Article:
Rauschenberg: Collecting & Connecting is installed in eight thematic sections: 1. Black and White (with Red): Variations on the Monochrome; 2. North Carolina and Italy: Rauschenberg’s Photographs, 1949–52; 3. Rock Paper Scissors: Materiality, Process, Society; 4. Light, Mirror, and Mirage: Capturing Ephemeral Nature; 5. Auditions in the Carnal House: Picturing Eroticism; 6. Soviet/American Array: Part I, Politics and Friendships; 7. Soviet/American Array: Part II, Cacophony of Cultures; and 8. Bruce Conner One Man Show (with Rauschenberg): A Visual Dialogue.
Descriptive texts are accompanied by a sampling of works from each section. A complete illustrated exhibition checklist and installation photography are also available for viewing.
Rauschenberg attended Black Mountain College near Asheville, North Carolina, for the 1948–49 academic year. He began working with the artist Susan Weil on blueprint monoprints in 1949. LIFE magazine featured the artists in its April 9, 1951 issue.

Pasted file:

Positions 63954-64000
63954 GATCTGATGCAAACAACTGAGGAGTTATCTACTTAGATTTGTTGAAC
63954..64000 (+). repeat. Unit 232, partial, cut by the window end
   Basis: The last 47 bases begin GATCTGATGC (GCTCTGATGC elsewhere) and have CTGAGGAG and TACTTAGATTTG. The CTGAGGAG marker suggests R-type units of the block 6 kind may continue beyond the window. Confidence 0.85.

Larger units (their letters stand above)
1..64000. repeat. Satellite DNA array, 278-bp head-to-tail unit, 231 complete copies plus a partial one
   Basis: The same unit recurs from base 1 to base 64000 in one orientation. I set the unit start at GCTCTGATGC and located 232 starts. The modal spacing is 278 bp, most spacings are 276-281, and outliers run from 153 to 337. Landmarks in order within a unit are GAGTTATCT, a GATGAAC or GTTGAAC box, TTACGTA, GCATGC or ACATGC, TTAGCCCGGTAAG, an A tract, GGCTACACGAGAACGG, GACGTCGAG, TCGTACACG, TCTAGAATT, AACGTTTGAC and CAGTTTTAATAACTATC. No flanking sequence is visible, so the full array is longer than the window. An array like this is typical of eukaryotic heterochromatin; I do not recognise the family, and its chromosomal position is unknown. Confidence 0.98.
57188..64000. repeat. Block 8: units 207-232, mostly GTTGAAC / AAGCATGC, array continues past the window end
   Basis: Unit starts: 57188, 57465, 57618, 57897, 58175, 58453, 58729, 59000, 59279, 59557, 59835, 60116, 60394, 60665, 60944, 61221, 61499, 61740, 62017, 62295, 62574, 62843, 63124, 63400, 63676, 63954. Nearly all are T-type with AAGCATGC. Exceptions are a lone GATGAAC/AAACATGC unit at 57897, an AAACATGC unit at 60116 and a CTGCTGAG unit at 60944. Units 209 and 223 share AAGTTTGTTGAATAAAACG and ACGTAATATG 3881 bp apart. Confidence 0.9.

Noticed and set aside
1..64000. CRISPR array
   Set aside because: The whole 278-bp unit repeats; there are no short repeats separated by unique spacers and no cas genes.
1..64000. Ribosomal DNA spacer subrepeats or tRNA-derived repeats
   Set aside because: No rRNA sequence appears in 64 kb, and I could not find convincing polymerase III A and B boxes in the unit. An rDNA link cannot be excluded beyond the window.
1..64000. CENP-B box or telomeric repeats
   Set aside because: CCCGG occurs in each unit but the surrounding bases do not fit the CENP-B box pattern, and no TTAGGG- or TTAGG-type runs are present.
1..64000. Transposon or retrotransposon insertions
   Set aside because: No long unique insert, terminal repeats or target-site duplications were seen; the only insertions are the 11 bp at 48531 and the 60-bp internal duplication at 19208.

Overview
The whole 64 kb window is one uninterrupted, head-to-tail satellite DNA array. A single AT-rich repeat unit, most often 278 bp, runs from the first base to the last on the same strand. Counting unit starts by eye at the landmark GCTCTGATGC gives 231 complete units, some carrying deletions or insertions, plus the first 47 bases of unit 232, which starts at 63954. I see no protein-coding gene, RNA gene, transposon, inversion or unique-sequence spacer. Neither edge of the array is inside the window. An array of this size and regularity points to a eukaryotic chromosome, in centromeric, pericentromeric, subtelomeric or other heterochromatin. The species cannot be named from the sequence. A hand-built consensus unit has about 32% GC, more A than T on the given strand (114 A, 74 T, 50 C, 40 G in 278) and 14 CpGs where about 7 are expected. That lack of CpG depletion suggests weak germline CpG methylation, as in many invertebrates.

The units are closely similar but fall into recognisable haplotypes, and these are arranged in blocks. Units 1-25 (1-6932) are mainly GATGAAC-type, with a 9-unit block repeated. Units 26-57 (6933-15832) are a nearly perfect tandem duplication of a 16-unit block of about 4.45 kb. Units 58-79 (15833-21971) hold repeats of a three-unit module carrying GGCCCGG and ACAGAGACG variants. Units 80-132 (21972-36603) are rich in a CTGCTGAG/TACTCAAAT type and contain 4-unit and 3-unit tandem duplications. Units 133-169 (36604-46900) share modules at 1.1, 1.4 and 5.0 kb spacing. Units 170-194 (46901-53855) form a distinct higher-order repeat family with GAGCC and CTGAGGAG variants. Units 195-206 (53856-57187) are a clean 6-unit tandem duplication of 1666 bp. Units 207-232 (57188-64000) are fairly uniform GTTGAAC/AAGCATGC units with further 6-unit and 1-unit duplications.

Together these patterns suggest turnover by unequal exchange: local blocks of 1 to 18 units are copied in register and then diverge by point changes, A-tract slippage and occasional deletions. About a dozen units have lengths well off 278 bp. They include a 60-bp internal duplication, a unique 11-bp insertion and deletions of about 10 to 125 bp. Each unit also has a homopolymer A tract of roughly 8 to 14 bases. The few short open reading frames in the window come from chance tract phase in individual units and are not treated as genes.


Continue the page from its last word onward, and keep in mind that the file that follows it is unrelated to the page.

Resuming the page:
Returning to Black Mountain for the summer session of 1951, he enrolled in photographer Hazel-Frieda Larsen’s class and was exposed to guest lectures by photographers Harry Callahan, Aaron Siskind, and others. That summer and the next, he produced multiple portfolios of photographs. Enraptured with the medium, Rauschenberg expressed his desire to photograph the entire continental United States “foot by foot.” Instead, he photographed the artist and fellow Black Mountain student Cy Twombly and his work, helping Twombly to win a travel fellowship to Europe. The two artists departed in August of 1952, settling in Rome and traveling to Morocco, where Rauschenberg worked for a time. Bringing only a Rolleiflex camera, Rauschenberg continued to experiment with photography while abroad. Photography remained central to his art throughout his career.
I never stopped being a photographer.
— Robert Rauschenberg